The Magazine


Feb 26, 1996, Vol. 1, No. 23 • By MARK FALCOFF
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For their part, ordinary Peruvians are not amused by foreigners who have come to their country in search of revolutionary self-expression. As one nurse slightly older than Lori Berenson told the Times, "She's just another one of those liberal, naive gringas who thinks she has been appointed by God to save the world. I don't feel sorry for her." Ungenerous remarks, no doubt, but the woman who made them -- and millions like her -- have to bear the freight.

In spite of the outcry in liberal and human rights circles in the United States, it is unlikely that Berenson will serve anything like a life sentence. Her case is still subject to appeal, and extrapolating from a similar situation involving a young Italian woman several years ago, she will probably be released and sent home within a year or two. (In the meanwhile she has chosen not to avail herself of the option, available under a bilateral treaty, to serve out her sentence at a correctional facility in the United States.) Once free, she can expect a six-figure book contract, lucrative fees on the lecture circuit, and a made-for-TV movie. For Peruvians, the prospects are less brilliant: lectures from the United States, and several more seasons of altruism coming out of the barrel of a gun.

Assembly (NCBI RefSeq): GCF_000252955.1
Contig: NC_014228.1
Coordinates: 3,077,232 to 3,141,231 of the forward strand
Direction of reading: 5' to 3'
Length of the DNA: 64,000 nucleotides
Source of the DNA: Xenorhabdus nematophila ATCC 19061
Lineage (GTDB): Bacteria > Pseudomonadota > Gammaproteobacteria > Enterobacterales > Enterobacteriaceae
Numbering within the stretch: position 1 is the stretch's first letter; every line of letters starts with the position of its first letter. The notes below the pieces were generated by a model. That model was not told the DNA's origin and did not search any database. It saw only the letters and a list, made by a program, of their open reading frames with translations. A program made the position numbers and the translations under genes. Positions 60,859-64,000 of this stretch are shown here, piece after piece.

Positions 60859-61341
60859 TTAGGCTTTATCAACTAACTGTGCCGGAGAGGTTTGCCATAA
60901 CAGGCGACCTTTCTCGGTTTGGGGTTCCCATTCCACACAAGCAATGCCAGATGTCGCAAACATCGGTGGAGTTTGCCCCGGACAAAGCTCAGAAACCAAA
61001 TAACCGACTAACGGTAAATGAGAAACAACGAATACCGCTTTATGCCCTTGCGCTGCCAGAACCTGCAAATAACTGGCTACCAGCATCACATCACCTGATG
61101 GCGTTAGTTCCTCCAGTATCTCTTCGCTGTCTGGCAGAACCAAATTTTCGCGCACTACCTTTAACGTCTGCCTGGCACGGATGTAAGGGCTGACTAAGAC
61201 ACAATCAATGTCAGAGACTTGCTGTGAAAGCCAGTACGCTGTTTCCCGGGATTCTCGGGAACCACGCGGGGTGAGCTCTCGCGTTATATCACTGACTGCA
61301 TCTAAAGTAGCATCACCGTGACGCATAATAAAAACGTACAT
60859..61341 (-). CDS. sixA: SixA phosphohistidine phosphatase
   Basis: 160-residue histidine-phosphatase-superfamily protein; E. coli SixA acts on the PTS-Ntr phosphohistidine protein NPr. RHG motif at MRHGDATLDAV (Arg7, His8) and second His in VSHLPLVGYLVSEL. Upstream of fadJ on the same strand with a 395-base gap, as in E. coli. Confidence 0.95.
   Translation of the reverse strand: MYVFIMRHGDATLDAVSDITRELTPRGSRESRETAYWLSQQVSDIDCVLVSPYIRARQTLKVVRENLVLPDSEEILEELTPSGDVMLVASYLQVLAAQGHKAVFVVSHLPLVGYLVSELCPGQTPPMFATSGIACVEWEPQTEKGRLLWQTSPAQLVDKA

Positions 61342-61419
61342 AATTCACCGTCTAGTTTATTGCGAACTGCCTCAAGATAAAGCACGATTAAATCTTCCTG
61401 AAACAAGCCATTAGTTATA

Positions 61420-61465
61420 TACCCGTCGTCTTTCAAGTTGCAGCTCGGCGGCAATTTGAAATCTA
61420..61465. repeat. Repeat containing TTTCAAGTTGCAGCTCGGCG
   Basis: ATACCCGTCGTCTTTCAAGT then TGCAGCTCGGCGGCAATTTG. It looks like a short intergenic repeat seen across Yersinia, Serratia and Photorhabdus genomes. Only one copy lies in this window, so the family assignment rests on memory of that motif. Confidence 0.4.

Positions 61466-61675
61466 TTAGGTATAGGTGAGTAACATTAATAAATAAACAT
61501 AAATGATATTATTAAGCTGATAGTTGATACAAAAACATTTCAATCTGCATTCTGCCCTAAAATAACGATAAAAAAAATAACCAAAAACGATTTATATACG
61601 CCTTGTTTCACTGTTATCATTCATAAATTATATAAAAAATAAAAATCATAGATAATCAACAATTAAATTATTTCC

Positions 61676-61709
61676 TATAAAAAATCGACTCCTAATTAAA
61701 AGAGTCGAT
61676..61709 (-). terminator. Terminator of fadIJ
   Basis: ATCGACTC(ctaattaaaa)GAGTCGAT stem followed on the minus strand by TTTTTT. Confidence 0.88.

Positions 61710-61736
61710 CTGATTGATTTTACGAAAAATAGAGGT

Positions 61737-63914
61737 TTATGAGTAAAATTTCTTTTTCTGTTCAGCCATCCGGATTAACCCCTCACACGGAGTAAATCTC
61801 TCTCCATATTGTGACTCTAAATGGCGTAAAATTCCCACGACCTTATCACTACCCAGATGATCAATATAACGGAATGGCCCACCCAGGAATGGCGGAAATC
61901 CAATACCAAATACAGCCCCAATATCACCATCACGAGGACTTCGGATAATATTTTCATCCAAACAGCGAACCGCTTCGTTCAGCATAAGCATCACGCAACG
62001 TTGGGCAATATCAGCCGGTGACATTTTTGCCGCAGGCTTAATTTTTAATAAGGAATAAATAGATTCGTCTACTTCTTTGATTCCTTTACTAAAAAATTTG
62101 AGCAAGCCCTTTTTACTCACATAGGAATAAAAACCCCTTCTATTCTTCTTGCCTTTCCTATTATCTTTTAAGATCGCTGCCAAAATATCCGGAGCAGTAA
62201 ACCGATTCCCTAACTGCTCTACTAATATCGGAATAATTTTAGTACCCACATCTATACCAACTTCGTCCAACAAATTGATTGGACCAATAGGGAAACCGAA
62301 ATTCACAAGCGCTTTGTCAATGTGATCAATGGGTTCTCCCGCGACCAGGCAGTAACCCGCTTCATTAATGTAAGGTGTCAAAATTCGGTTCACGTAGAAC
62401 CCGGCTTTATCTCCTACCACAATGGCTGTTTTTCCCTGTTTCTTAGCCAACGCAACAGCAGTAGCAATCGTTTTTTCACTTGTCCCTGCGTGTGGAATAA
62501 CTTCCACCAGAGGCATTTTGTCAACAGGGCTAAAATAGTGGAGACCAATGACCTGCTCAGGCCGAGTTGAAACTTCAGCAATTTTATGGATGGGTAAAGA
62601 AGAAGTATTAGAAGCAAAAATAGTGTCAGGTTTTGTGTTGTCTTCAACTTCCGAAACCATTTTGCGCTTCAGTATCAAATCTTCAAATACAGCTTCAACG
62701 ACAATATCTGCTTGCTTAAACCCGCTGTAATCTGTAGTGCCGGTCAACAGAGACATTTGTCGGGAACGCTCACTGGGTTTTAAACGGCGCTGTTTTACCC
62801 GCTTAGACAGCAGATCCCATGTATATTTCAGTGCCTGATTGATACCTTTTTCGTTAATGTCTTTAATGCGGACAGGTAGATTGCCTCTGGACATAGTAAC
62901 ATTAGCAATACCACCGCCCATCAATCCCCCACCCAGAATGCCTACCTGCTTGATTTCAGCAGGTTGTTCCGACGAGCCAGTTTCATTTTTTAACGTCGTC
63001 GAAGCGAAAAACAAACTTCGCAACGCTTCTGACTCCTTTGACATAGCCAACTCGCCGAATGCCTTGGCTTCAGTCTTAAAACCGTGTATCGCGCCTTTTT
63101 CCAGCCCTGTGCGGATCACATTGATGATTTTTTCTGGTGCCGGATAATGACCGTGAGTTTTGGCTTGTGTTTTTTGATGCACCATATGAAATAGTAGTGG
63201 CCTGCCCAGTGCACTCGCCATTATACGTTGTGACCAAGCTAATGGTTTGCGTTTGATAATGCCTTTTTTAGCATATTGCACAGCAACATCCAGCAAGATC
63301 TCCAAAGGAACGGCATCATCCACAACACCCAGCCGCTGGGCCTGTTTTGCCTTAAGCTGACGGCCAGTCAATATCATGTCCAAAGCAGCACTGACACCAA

Mark Falcoff is a resident scholar and specialist in Latin American affairs at the American Enterprise Institute. Presidency.